On the very best of days, the biggest decision that I have to make is what album to listen to when I get home. These moments are rare, mind you, but there are times when immersing yourself in a record from start to finish can change the course and the mood of your entire day. In this digitized, shuffle-play society of ours, where every song is readily available with the push of a button or the click of a mouse, it’s easy for music and artists you truly love to get lost amidst the frenzied din of convenience and short attention spans.
That’s what makes putting a record on my turntable such a calming, centering act. The rush of the outside world fades away as soon as the needle hits the groove, and I’m left to blissfully enjoy an album from start to finish in the way that the artists originally intended. Vinyl is making a resurgence, in part because of music lovers’ reaction against the MP3/streaming industry, where singles and playlists rule and the album has become a lost, antiquated art form.
Complete musical artistic statements still matter to a select few of us, and a vinyl record provides a tangible, illustrated entry point into a musical world. The what/where/when/how aspect of music is frequently neglected in the digital age, in favor of the immediacy of easily consuming a new hit single, adding a like or a comment, and quickly moving on to the next big thing — but the liner notes, album art, gatefolds, and deluxe-packaging that come with vinyl records invite you to immerse yourself in a record, an experience which augments the impact of the songs themselves.
Even the Zen-like act of brushing off my records and making sure the needle is free of dust and lint is another way of drawing me nearer to the music found within. Listening to vinyl is a far more interactive experience than mindlessly shuffling through iTunes or Rdio (R.I.P.), as there is more required of you than merely hitting play. You have to meticulously care for your records as well as your turntable, and if you want to listen to that big hit single on side B, you have to get your ass up off the couch, flip the record, and make it happen yourself. In this On Demand day and age, where everything can be controlled by remote, Amazon orders (including vinyl orders, ironically) arrive in an hour, and cars can drive/park themselves, it’s both rewarding and humanizing to play a small part in any creative experience, especially one that matters to me as much as music does.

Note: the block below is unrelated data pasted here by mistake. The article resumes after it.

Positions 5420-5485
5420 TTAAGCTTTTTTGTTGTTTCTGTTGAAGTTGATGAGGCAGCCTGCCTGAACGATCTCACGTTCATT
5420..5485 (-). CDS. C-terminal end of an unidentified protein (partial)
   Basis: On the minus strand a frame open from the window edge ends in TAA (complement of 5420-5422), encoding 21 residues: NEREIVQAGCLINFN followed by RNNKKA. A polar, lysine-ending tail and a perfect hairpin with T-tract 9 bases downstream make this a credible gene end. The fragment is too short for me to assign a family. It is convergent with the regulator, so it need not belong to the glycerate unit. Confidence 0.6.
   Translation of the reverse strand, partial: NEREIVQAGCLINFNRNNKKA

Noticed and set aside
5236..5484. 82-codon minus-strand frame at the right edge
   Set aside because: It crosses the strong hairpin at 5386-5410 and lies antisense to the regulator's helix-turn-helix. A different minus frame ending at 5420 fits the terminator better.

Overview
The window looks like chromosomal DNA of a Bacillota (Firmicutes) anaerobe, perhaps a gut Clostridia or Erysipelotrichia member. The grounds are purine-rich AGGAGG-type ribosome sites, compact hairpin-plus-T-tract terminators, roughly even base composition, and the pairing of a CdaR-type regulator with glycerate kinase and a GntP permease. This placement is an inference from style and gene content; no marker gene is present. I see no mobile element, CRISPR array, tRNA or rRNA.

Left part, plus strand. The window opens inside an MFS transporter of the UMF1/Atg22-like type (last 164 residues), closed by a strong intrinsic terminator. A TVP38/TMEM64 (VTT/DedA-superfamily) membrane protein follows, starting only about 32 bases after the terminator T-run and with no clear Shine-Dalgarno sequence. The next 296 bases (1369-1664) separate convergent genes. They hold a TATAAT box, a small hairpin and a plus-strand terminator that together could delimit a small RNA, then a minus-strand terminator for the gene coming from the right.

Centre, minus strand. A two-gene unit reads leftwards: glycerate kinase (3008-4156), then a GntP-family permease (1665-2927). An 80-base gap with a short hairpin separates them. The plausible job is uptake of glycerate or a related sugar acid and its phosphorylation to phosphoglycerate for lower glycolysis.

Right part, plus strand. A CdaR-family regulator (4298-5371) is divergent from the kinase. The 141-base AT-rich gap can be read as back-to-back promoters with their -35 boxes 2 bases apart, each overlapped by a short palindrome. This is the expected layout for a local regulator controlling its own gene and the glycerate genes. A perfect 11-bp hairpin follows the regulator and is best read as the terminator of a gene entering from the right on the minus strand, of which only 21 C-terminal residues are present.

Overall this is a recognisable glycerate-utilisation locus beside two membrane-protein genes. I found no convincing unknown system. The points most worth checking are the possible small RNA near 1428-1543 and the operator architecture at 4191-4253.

There is a beauty in discovery layered within the vinyl experience, as well. On any album, there are clear standout tracks that caused you to buy the album in the first place and that make that record part of your treasured collection — but when you listen to an album from start to finish, the deeper cuts subtly reveal themselves, while the tone and tenor of the record begins to take shape around them. Those less significant songs could easily be skipped over in the digital realm, but vinyl allows those unheralded tracks to shine and play a crucial role in crystalizing the themes and ideas of the entire cohesive record.
I carry an infinite music library around in my pocket all day, and I take full advantage of the convenience and thrill of hearing any song I want at any moment — but when I come home, the only thing I want to listen to are my albums. I crave something more substantial in the music I consume within the sanctity of my living room, and my records are all I turn to. I don’t listen to vinyl because it’s the hip thing to do (I’ve owned a working record player since I first started buying music in the ‘80s), or to tap into a sense of nostalgia for a bygone era. I truly believe music sounds richer and fuller on wax, and after a day spent immersing myself in the polished purity of digital sounds, it’s gratifying to hear songs I love in an analog format while holding the sleeves and jackets of the albums themselves.
Music becomes a far more personal experience for me on my home stereo with my turntable spinning, and that sense of intimacy brings me closer to the heart and emotion of the songs. For that moment, the outside world fades away and the music is everything. The only thing. The way it should be. The white noise of the headlines and the endless hum of social media will be there when the record is over, but for that fleeting instant while the album is spinning, only the songs matter, and with each record I put on, I fall in love with music all over again.
Erik Thompson is the clubs editor at City Pages, and a freelance music writer in the Twin Cities.